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Methods for Human Brain Metabolic Imaging using Hyperpolarized [2-13C]Pyruvate

  • Author(s): Chung, Brian Thomas
  • Advisor(s): Vigneron, Daniel
  • et al.
Abstract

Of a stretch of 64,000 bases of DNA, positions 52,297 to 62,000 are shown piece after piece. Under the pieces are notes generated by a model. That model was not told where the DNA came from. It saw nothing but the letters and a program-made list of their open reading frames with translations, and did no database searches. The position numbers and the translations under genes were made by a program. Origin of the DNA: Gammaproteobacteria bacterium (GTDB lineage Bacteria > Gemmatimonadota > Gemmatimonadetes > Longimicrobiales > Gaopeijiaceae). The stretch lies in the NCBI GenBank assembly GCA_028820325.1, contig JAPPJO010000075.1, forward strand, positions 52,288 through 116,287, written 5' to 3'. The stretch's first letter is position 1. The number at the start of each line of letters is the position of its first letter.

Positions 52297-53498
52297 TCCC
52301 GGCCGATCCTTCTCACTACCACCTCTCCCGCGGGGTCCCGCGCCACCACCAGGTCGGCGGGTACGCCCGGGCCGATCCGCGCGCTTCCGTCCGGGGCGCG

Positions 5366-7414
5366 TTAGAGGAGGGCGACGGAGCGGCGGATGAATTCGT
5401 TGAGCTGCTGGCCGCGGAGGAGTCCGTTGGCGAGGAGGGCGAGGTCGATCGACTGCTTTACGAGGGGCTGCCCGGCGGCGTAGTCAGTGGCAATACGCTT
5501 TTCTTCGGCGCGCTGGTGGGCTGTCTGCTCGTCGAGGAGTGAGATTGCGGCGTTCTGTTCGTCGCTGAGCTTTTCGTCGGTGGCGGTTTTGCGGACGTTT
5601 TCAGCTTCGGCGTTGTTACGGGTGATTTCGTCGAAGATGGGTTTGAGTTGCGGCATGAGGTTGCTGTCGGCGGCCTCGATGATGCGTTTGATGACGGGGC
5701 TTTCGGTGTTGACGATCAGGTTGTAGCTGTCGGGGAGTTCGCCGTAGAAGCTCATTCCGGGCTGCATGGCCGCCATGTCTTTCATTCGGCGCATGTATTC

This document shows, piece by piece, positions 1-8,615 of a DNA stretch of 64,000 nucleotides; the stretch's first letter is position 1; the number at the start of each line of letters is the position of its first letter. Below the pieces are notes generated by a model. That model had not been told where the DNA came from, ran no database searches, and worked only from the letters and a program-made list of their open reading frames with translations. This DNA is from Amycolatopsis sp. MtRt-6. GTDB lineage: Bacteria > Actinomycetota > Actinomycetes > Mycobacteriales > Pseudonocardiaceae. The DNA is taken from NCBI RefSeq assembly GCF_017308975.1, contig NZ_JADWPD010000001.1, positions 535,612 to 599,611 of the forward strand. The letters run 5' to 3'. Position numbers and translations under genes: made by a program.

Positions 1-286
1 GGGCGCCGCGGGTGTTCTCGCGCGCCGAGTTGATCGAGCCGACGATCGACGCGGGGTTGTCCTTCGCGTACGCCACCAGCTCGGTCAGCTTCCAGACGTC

Hyperpolarized (HP) 13C magnetic resonance imaging (MRI) has demonstrated the powerful potential for investigating and assessing tissue metabolism and microenvironmental alterations in diseases. Monitoring the distribution and biochemical conversion of injected HP 13C probes has recently enabled first-in-man clinical trials using novel quantitative imaging markers and shown an ability for noninvasive diagnosis and evaluation of many unmet clinical needs including cancer aggressiveness, response to therapy, and also for cardiac, kidney and liver disease. The modality has shown safety and feasibility for in vivo quantitative detection of metabolites in organs including the liver, brain, kidney, prostate and heart. This dissertation focuses on the development and application of the novel HP 13C molecular probe [2-13C]pyruvate, to measure its metabolism for the first time in the brain of healthy human volunteers. MR spectroscopic data acquired from the first HP [2-13C]pyruvate studies of human brain metabolism are presented with kinetic models estimating rates showing similar but not identical inter-subject values, culminating in the first MRI experiments using HP [2-13C]pyruvate with a spectral spatial excitation pulse spotlighting spatial localization of its conversion to [5-13C]glutamate and [2-13C]lactate. Methods for introducing new parameters to improve quantification of HP [2-13C]pyruvate to [5-13C]glutamate using a two-site exchange model, and experimental designs to investigate the effects of unhealthy sleep for early detection of neurodisorders are also presented. The success of these first HP [2-13C]pyruvate studies of human brain metabolism enables the design of further investigations and clinical trials to quantify human disease and disorders in new ways.

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